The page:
Surviving vs. Thriving
This past week, October 2-8, was mental health awareness week. In response to this, Mandy Walsh from Talk in the Bay wrote an article comparing the concepts of “surviving” and “thriving” in the mental health context. She highlights that the first key to switching from surviving to thriving is self-awareness. This helps individuals understand where they are and how they feel, which is necessary for enacting meaningful, lasting change. Self-awareness allows an individual to recognize when they are in survival mode and to recognize the ways they are responding to the environment around them — both negatively and positively.
After gaining self-awareness, Ms. Walsh writes that healthy coping modes are the next step toward “thriving.” When someone is in survival mode, they are shutting down in situations, running on autopilot, and becoming emotionally detached from those around them. Conversely, thriving involves anticipating and reacting appropriately to various situations, finding meaning in life, and feeling connected to those around us. This should be thought of as thriving mode-meaning individuals can consistently achieve this way of life with enough practice and support.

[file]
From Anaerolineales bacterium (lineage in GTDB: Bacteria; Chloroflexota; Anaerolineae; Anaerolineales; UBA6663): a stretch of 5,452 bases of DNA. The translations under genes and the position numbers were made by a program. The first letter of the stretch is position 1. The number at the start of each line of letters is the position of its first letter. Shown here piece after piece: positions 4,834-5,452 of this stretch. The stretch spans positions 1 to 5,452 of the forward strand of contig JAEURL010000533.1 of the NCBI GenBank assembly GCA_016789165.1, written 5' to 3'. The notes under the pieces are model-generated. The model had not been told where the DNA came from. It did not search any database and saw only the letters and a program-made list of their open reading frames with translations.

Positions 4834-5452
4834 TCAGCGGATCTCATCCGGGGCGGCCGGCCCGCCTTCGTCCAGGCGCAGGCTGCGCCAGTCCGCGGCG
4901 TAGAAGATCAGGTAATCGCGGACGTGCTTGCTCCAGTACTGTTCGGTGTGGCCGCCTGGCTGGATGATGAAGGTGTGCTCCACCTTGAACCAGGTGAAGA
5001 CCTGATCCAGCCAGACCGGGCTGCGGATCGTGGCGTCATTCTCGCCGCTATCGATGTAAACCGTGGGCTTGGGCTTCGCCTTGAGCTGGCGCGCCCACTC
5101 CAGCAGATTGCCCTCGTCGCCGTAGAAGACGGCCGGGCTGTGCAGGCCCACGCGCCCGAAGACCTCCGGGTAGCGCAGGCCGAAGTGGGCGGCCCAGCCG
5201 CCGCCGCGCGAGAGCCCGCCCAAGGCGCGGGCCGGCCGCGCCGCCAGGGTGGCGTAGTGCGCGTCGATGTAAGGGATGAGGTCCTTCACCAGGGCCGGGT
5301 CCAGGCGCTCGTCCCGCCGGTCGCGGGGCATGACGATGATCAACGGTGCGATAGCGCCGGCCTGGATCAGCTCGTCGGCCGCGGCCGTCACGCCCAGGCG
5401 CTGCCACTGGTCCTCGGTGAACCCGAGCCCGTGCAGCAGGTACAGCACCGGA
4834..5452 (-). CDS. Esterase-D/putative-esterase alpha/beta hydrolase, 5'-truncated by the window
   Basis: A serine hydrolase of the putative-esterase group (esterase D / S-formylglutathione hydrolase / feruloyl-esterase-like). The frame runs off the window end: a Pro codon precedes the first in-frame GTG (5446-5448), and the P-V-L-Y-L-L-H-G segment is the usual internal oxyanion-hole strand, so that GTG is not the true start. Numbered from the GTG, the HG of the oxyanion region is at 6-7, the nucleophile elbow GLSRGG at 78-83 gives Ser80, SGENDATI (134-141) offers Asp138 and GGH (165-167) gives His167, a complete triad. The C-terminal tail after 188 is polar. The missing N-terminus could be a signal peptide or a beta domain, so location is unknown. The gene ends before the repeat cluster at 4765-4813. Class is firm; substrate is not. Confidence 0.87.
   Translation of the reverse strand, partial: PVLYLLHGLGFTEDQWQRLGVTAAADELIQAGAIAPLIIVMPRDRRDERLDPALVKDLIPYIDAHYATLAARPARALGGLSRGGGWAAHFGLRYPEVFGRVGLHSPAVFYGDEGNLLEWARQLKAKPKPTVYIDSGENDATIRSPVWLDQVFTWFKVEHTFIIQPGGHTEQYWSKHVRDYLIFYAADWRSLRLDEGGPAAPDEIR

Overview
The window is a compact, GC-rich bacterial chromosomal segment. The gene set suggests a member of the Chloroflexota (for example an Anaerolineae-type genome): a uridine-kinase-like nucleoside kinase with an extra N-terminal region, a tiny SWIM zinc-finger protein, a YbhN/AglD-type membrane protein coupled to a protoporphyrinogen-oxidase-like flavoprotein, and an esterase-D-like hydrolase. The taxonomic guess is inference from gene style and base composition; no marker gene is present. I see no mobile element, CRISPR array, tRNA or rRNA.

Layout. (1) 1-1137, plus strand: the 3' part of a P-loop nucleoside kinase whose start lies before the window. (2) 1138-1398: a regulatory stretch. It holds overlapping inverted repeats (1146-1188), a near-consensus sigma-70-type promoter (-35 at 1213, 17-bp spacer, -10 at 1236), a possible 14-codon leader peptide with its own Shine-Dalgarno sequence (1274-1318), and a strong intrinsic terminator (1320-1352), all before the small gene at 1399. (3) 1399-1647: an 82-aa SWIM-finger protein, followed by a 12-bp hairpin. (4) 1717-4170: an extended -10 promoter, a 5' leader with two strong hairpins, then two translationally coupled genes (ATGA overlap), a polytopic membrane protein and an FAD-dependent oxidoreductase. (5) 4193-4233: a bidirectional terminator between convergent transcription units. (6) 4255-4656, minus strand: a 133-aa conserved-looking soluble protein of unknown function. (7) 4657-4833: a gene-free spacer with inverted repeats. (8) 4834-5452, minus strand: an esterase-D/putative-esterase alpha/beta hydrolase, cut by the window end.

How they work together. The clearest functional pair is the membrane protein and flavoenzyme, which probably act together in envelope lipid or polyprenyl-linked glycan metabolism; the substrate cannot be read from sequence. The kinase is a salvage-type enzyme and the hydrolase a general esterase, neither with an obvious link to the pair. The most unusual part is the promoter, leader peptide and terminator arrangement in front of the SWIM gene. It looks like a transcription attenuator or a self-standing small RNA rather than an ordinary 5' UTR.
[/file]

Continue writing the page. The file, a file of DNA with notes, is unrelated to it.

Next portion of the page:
Lastly, Ms. Walsh calls out that achieving an individual’s true self is the final step in thriving. This is built upon the previous two steps to allow an individual to not just cope with the world around them, but to meet challenges head-on, find joy every day and make a meaningful impact in others’ lives. In this way, individuals are able to be vulnerable or forceful or caring or decisive or anything they need to be, depending on the situation and the people around them. By understanding oneself, a person is able to relate, connect, and respond to new experiences and overcome negative encounters or stretches in life. While these three steps are likely cyclical in nature, they can ultimately lead to happier, more adaptive individuals, networks, and communities.